On Aug. 28, Weinberg first year Allison Brook was eating out with her parents for the first time in months at her favorite, newly reopened New York restaurant, Nippon Cha. It was a celebratory send-off meal days before she planned to move into her Allison Hall dorm room. As her family waited for the bill, Brook checked her phone to see a new text from her roommate-to-be, Weinberg first-year Anna Westfall:
“It’s not happening. We’re not going.”
Brook’s heart sank. Her shaky hands quickly opened her phone’s email app to reveal the upsetting news: Northwestern University would not allow first-year or second-year students to reside on campus in the fall, with very limited exceptions. After a disappointing end to her senior year of high school and a quarantined summer, Brook felt her last hope of normalcy disappear.
“It felt very apocalyptic,” Brook says. “Everything this year has just been very disheartening.”
Following the last-minute announcement, first- and second-year students scrambled to make new plans for fall quarter. Although Northwestern’s email urged students to stay home unless they qualified for a housing exemption to live on campus (based on hardship, safety concerns or specific academic needs), many students ignored this request, desperate to make a return to Evanston.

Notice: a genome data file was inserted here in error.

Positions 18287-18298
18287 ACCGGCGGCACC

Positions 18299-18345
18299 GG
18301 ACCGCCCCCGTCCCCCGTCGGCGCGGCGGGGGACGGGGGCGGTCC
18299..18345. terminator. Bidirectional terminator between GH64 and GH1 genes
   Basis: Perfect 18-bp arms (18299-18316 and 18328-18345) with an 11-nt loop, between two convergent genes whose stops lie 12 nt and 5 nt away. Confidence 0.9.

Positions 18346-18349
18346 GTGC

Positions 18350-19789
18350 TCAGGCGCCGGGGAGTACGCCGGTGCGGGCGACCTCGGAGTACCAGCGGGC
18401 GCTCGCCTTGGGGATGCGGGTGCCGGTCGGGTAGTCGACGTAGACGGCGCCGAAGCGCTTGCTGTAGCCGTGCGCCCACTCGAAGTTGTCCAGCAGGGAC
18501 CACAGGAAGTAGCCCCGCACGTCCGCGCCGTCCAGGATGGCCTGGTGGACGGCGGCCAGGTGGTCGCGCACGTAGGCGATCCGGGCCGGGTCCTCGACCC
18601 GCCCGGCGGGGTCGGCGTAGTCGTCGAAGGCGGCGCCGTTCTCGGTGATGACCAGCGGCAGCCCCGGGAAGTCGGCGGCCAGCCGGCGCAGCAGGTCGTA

The Suite Life
The Hilton Garden Inn, where Westfall is currently living, now hosts 30 other students on her floor. The Hilton Orrington has also converted itself into a quasi-dorm for Northwestern students. Both hotels pandered to students’ desperate need for secure housing, offering more amenities and fewer restrictions than residence halls for around $50 per night (paid upfront each month).
At the Orrington, students brought their own linens and cleaning supplies to upkeep their already furnished rooms. Garden Inn residents, on the other hand, live more similarly to hotel guests: They can even request for hotel staff to clean their room on a weekly basis. The Garden Inn also converted a conference room into a designated study space, exclusively for Northwestern students.